Monthly Archives: October 2020

Don Torino’s Life in the Meadowlands: Skeetkill Marsh, A Refuge Among Steel and Concrete

Photo by Don Torino Above. All other photos by Jim Macaluso

Amid the concrete and iron, along the steel rails and paved roads, within the highways, parked cars, power lines, jet noise and people rushing off to work lies an overlooked natural Eden where Green-winged Teal gather, Yellowlegs organize and Black Skimmers fly in formation.

Black Skimmers

Most times overlooked, unheeded and ignored by our human fragilities, and yet continuing on regardless of who might be watching, or for that matter if anyone cares to see, an oasis, an island of an Ark, a refuge, a sanctuary and an asylum of wildlife called Skeetkill Marsh

Skeetkill Marsh is a 16.3-acre sigh of relief in the town of Ridgefield, a place where hardworking people battle to make a living, put food and the table and keep a roof over their head much as the wildlife fights to survive at Skeetkill Marsh.

White-crowned Sparrow

From Soras to Sparrows, Sandpipers to Skimmers, and Kestrels to Cattails,  Skeetkill Marsh survives as the example in suburbia as a case study of what can be accomplished, saved and protected in an otherwise hostile setting. In a location that perhaps should not have been there and yet due to the forethought of good people who cared Skeetkill Marsh simply and purely does.

Wilson’s Snipe

Skeetkill Marsh should stand as a testament to what can be done when people care, a human testimony that shows how important even preserved small places can be to wildlife. A living, thriving triumph that holds on to the birds, plants and wildlife, that is the last place for them to exist and one of the final places close to home where we can still find a much needed connection to a world that is quickly slipping by us.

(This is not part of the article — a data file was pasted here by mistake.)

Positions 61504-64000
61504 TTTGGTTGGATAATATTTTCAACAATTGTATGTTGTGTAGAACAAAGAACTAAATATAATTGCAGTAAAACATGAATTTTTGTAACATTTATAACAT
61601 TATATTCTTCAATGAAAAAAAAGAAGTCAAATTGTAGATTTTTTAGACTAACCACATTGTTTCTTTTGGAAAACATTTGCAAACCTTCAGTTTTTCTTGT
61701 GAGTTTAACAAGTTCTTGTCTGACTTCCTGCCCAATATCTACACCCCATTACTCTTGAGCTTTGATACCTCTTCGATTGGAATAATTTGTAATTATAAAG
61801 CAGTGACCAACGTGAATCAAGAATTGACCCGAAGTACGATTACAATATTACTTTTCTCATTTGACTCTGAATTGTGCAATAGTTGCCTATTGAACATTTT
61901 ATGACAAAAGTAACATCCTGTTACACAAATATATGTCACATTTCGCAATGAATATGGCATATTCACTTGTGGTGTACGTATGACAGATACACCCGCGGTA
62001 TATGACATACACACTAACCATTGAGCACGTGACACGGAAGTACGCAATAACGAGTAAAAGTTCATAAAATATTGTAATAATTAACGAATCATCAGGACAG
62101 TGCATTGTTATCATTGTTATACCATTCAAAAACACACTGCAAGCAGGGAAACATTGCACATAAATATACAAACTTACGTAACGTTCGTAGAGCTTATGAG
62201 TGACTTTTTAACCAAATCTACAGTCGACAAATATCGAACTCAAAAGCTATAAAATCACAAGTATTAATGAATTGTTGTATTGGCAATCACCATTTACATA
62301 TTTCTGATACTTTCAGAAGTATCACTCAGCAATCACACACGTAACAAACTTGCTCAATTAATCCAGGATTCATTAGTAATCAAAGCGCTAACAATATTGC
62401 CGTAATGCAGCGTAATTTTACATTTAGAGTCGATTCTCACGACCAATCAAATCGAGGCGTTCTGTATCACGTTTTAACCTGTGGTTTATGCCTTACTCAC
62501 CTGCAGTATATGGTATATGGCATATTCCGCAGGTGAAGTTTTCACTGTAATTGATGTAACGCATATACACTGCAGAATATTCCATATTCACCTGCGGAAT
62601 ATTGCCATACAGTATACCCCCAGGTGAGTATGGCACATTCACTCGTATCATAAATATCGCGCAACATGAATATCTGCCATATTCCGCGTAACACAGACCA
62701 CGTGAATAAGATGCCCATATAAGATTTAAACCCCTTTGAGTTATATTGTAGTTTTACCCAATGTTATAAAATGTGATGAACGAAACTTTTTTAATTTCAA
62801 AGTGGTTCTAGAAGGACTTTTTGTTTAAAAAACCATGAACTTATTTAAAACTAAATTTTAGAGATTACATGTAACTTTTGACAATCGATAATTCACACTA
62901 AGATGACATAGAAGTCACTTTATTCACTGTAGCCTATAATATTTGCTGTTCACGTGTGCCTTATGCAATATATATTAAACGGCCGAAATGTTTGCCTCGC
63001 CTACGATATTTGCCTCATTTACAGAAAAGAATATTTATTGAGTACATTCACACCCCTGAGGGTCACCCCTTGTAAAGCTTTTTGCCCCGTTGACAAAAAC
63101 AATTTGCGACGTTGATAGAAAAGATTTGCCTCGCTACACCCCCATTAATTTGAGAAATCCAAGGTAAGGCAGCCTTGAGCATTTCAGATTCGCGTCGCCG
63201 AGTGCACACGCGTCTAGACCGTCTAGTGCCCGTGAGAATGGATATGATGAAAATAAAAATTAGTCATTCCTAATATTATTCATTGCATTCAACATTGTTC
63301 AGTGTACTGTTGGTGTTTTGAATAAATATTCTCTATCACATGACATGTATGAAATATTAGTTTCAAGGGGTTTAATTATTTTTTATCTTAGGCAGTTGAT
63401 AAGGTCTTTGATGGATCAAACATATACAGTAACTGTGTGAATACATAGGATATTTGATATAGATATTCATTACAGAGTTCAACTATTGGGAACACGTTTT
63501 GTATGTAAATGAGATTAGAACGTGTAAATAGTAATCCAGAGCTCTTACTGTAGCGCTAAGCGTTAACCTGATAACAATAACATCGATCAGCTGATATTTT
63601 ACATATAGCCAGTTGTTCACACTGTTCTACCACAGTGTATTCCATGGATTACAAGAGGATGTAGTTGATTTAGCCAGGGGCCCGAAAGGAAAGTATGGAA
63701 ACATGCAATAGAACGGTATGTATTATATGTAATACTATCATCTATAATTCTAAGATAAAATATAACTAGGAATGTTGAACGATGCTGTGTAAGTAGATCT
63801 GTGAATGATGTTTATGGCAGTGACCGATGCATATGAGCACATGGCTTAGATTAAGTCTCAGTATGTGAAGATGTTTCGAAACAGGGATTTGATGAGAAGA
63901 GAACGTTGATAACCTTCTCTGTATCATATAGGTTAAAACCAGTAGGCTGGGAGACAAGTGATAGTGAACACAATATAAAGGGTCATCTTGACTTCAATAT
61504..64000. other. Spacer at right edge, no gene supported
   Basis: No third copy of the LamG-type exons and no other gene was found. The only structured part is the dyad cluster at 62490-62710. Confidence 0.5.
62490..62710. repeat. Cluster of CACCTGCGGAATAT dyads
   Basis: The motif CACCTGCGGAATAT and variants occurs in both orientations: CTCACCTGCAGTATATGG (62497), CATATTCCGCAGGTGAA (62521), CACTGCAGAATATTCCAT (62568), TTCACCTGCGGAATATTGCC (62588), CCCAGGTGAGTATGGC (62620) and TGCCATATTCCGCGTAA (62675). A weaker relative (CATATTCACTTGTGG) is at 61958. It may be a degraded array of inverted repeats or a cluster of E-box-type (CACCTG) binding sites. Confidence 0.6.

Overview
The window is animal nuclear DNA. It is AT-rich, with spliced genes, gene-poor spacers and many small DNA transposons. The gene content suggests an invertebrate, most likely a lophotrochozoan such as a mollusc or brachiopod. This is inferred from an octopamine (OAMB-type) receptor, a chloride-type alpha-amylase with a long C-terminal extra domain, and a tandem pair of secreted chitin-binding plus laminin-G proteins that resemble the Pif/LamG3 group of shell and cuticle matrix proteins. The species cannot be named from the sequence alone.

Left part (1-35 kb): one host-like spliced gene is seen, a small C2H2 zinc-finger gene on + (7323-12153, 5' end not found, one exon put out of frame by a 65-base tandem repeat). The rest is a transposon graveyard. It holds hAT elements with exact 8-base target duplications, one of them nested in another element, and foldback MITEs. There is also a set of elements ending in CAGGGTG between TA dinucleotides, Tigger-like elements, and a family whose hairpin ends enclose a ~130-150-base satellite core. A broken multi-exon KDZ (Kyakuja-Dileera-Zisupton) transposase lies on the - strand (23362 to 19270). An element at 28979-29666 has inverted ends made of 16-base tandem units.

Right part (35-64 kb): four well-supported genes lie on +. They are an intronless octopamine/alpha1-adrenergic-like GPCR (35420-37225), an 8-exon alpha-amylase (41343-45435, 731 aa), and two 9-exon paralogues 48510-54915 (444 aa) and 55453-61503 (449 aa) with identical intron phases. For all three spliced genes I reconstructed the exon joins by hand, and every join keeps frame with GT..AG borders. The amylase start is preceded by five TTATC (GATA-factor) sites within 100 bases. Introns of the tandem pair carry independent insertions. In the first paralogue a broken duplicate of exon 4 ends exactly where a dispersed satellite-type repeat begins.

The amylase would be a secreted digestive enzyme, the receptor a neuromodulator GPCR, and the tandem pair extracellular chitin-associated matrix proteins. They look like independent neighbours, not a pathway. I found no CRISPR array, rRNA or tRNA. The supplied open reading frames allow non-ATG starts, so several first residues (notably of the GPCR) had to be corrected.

The future of wildlife, many now threatened and endangered, depend on all of us protecting places like Skeetkill Marsh. Although strong and resilient they now depend on human intervention and cannot thrive on their own.

Pollution, invasive plants and human encroachment all need to be watched and scrutinized through the eyes of future generations that will need to stay ever vigilant to be sure places like Skeetkill Marsh still exist not only for the wildlife  but also for human kind. When all is said and done we will not thrive or survive without nature and places like Skeetkill Marsh

See you in the Meadowlands

BCAS Halloween Family Nature Walk at DeKorte Park – Oct. 31 at 10 a.m.!

Start off Halloween by getting out in nature with the Bergen County Audubon Society! The BCAS will lead a special Halloween Family Nature Walk at DeKorte Park in Lyndhurst on Saturday, Oct. 31, from 10 a.m. to noon.

As an extra bonus, if come in your halloween costume you will get a FREE BCAS TOTE BAG for your Trick or Treating ! Contact: Don Torino at or 201-230-4983.

Nominations Open for BCAS Jill Homcy Memorial Award

Bald Eagle Photo By Jill Homcy

The Bergen County Audubon Society is proud to announce the establishment of the Jill Homcy Memorial Award. The award will honor Jill’s memory by recognizing a photographer or videographer whose skill and passion behind the lens has raised awareness to preserve and protect wildlife and natural habitat in our region. If you would like to nominate or make us aware of a deserving person please let us know. Email Don Torino at

Reminder: BCAS Walk at Losen Slote Creek Park Next Tuesday (Oct. 20)

Join the Bergen County Audubon Society next Tuesday (Oct. 20) as they lead a walk through Losen Slote Creek Park in Little Ferry, one of the last lowland forests in the Meadowlands. The walk goes from 9 to 11 a.m.

Check out BCAS President Don Torino’s recent column on the wonders of Losen Slote here

Contact: Don Torino at or 201-230-4983.

Thank You Numerator for MCT Skeetkill Creek Marsh Cleanup!

Left to right, background: Don Smith, Patrick Lynch, Marc Jaffe. Foreground: Dana Blumenfeld.